In a provocative post, Dorf proposed an initial formulation of the Brown test: “any interpretive approach that is acceptable must actually produce Brown.” On its face, this test seems attractive. Brown is probably the most canonical constitutional case of them all, so a constitutional theory that didn't “produce” Brown might seem alien and illegitimate. Of course, there are reasons to question this claim, as Michael Ramsey, Asher Steinberg, and others have recently noted. But I will assume that constitutional theory must accept some version of the Brown test.

In response, Solum questioned whether non-originalist theories could pass the Brown test as Dorf initially formulated it. In Solum’s words, “[I]t is quite clear that many of the major alternatives to originalism do not as a matter of necessity produce the outcome in Brown.” Solum offered examples from constitutional common law and multiple interpretive modalities.

Dorf’s reply post largely agreed with Solum (on this point) and so offered a revised formulation of the Brown test:

If a practitioner of some brand of originalism (or for that matter any other approach) cannot plausibly conclude that Brown is right, then that brand of originalism (or the other approach) fails the Brown test. To pass the Brown test, a theory need not guarantee the outcome in Brown.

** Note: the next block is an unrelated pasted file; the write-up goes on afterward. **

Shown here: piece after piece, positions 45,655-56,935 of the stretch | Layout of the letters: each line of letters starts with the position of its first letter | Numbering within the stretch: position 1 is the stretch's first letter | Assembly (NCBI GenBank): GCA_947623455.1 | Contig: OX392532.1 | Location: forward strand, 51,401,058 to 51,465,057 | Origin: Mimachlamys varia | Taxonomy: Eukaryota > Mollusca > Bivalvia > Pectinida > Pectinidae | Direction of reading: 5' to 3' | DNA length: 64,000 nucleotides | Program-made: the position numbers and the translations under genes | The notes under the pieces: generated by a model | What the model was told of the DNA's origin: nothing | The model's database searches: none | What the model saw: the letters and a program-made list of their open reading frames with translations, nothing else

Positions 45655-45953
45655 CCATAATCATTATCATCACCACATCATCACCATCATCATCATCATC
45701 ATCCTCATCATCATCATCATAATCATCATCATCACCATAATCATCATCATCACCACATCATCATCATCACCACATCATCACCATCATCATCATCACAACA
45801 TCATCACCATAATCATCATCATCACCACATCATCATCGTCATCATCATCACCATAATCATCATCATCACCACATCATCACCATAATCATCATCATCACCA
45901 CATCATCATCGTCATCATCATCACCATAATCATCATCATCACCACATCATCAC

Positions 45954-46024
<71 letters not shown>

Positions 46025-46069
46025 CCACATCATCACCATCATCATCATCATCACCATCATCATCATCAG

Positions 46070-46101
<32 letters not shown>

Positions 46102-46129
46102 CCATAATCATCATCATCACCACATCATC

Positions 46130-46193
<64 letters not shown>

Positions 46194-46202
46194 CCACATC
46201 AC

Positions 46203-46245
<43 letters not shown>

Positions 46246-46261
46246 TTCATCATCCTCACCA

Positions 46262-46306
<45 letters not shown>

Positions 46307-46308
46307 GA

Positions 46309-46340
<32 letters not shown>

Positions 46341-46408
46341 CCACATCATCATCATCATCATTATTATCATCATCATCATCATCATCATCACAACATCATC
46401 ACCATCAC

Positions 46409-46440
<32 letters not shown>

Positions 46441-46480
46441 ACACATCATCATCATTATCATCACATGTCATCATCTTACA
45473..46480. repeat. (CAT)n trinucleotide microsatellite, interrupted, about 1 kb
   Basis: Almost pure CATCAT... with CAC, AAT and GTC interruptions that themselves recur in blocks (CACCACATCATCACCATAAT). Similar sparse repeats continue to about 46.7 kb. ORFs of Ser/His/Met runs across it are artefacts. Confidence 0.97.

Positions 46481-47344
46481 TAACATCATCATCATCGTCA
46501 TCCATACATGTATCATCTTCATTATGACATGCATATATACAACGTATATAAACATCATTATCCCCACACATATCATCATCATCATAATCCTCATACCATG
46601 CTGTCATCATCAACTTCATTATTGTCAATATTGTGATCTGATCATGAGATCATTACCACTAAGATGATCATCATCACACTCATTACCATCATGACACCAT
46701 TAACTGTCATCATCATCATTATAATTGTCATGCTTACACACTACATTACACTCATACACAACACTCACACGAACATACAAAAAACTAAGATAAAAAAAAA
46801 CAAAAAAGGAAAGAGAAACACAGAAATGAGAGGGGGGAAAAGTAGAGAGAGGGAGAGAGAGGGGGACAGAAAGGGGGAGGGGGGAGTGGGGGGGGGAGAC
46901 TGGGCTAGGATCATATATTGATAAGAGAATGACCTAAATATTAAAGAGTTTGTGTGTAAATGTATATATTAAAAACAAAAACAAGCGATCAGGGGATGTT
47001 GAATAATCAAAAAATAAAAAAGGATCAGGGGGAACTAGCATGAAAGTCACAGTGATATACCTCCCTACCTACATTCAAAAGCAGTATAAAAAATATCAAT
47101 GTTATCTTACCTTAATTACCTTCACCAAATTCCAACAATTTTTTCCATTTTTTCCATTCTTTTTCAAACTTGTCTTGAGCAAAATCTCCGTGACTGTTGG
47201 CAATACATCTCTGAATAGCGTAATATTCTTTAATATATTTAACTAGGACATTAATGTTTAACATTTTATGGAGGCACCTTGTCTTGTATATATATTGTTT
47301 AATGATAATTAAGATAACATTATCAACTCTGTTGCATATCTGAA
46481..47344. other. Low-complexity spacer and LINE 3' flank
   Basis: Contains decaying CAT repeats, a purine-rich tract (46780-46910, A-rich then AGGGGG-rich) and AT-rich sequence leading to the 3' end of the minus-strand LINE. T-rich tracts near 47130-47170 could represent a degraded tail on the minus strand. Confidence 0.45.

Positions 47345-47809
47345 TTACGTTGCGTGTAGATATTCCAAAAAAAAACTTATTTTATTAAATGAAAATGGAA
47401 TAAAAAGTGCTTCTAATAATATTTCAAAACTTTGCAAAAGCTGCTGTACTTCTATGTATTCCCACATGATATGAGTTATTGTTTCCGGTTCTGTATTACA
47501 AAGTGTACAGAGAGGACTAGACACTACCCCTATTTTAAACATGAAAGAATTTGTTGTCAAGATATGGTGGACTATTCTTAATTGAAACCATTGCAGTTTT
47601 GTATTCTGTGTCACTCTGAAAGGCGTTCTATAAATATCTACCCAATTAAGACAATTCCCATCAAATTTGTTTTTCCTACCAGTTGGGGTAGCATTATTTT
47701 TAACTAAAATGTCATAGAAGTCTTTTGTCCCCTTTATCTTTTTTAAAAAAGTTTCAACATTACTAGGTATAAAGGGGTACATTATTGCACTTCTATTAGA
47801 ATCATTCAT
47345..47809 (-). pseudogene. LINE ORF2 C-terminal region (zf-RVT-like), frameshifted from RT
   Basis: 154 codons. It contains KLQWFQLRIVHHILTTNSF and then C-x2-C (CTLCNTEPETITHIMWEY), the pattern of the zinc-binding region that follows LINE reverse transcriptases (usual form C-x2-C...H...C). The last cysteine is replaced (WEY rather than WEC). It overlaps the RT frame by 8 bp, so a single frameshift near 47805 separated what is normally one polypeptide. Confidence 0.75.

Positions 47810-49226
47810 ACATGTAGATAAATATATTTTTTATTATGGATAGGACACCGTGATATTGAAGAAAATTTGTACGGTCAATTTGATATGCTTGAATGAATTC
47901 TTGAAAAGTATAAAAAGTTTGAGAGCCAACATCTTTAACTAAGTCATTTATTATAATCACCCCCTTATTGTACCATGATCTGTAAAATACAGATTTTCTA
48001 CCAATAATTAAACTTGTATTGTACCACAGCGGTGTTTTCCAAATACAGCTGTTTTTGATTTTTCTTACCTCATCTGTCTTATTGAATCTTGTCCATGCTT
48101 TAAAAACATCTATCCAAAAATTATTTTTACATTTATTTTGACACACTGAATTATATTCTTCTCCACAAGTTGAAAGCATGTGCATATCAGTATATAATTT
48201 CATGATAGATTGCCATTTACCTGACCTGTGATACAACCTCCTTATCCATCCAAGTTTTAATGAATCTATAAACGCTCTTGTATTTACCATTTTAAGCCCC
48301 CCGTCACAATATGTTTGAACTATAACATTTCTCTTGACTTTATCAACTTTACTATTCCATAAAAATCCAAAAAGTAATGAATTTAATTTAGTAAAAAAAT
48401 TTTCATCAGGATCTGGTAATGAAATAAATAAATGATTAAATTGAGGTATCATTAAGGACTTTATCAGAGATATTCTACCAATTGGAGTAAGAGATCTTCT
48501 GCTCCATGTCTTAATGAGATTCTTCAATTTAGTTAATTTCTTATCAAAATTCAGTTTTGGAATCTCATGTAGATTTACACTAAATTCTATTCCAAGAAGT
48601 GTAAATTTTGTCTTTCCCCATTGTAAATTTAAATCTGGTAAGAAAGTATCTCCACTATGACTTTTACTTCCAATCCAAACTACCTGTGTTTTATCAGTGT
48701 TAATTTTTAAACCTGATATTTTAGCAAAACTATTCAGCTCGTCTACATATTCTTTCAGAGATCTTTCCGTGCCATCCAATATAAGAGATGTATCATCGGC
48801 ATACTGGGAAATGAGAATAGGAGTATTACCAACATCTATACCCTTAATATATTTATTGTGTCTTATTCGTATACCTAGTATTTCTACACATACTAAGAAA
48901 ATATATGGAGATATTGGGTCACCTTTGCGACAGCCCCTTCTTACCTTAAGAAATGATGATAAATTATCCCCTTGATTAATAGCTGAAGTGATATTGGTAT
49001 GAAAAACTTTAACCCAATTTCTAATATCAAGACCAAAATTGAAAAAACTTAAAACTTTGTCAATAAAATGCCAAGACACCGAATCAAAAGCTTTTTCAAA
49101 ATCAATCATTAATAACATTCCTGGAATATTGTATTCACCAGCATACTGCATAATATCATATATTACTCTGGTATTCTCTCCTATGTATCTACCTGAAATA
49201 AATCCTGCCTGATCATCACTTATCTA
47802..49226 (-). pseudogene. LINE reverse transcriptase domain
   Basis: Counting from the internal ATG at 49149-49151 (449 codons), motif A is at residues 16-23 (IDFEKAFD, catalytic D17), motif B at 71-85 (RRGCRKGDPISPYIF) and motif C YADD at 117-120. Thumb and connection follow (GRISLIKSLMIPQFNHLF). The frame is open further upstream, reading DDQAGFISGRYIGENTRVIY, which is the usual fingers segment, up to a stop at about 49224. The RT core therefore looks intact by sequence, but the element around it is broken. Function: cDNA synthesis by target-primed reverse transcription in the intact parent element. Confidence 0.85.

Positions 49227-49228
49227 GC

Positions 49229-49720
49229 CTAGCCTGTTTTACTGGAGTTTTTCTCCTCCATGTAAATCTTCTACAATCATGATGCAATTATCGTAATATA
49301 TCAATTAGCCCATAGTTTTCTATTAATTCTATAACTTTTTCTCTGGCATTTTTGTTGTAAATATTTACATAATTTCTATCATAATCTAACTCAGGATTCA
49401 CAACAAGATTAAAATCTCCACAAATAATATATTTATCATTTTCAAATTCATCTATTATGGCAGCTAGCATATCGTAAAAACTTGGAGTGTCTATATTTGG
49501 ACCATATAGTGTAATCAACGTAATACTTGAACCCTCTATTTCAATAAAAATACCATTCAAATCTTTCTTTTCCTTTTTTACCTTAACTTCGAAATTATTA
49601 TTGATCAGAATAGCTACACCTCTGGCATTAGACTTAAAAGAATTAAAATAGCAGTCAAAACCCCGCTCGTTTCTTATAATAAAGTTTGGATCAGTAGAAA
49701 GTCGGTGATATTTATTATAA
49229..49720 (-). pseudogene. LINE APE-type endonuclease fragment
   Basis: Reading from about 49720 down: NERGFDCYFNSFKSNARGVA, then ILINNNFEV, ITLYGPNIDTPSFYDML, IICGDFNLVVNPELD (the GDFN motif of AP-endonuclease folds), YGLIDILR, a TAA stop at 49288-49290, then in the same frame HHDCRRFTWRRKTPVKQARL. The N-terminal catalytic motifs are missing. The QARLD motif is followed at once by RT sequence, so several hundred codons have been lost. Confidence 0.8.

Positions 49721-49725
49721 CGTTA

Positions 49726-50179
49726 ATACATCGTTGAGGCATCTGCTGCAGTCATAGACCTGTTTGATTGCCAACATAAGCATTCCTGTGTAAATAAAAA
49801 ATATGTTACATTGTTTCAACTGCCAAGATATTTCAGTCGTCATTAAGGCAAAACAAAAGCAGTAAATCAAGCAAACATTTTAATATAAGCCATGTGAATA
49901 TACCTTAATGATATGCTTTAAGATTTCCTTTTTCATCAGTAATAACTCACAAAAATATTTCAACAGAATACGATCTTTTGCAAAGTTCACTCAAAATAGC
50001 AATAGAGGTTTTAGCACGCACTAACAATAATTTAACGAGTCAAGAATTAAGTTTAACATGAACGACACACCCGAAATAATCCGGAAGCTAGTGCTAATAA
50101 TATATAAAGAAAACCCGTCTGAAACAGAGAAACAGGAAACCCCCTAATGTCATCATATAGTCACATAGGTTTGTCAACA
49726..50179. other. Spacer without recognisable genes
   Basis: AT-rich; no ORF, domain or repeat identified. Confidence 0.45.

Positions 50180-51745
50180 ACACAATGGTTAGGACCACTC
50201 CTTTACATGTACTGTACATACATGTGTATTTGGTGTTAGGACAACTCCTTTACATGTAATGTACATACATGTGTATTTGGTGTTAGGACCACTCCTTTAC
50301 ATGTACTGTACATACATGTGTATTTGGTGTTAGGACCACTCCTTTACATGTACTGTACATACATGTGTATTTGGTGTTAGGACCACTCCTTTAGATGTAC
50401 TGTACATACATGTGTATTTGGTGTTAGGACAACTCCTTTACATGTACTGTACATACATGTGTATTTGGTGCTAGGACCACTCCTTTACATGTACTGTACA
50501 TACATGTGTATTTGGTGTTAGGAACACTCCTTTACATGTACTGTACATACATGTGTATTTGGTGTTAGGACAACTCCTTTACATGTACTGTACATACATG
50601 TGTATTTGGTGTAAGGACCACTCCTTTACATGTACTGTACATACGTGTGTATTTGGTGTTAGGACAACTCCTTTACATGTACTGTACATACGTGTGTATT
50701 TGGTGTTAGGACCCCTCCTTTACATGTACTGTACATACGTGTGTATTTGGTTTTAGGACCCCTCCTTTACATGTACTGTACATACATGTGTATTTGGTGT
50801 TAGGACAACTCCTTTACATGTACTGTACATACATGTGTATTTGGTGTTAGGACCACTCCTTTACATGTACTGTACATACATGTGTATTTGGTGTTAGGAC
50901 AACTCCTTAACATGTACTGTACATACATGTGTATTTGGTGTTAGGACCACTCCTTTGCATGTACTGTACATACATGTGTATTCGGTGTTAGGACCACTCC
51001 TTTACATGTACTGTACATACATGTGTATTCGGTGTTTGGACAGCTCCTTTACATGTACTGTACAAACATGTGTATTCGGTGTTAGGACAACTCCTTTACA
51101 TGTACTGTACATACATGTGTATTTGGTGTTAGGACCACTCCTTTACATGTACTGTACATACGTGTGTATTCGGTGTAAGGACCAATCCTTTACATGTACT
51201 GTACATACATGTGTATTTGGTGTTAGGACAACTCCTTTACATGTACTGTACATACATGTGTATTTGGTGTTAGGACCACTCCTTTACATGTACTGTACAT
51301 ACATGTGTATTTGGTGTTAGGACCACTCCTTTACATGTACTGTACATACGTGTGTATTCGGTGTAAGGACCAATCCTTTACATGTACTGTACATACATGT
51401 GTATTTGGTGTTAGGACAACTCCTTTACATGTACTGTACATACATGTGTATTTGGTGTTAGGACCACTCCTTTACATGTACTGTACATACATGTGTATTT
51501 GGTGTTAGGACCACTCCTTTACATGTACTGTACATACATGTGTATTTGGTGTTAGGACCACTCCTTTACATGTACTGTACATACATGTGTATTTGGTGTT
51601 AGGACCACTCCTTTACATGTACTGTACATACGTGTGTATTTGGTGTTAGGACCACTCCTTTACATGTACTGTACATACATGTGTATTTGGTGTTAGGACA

This revised formulation raises interesting questions about the practical import of constitutional theory. Let’s accept the Brown test as Dorf has now formulated it. And let’s further assume that originalism and its major alternatives neither dictate nor preclude the result in Brown. Finally, let’s assume that no case is more central to modern constitutional law than Brown. (In light of the exchange between Dorf and Solum, each of these assumptions is at least plausible.)

Do those assumptions mean that constitutional theory is destined to be so indeterminate as to be otiose? I don’t think so.


Imagine that an unspecified Constitutional Theory X becomes the undisputed law of the land. (This is a simplifying assumption that we would often want to relax when evaluating constitutional theories.) To assess the implications of this event, we might ask:

  1. What can interpreters do via legal argument?
  2. What can interpreters do *and get away with it*?
  3. What can they get away with *in good conscience*?
  4. What can they get away with *and still pride themselves on adherence to the law*?

If we are asking only the first question, then no constitutional theory is likely to be particularly interesting. Constitutional practice is complicated, with many cross-cutting values, principles, and rules. Constitutional Theory X must reflect that complexity if it is to be persuasive as either an explanation or critique of constitutional practice. But that complexity necessarily creates a considerable degree of indeterminacy in the operation of constitutional theory. As a result, persuasive constitutional theories have a hard time preventing motivated interpreters from achieving whatever conclusions they might realistically desire to achieve.

So the problem of indeterminacy does not arise exclusively because of the Brown test discussed by Dorf and Solum. Rather, the Brown test illustrates that considerable and possibly unavoidable indeterminacy follows any persuasive constitutional theory. Adam Samaha made a similar point when he suggested that “there might be a negative correlation between a constitutional authority theory’s persuasiveness and its practical implications for interpretation.”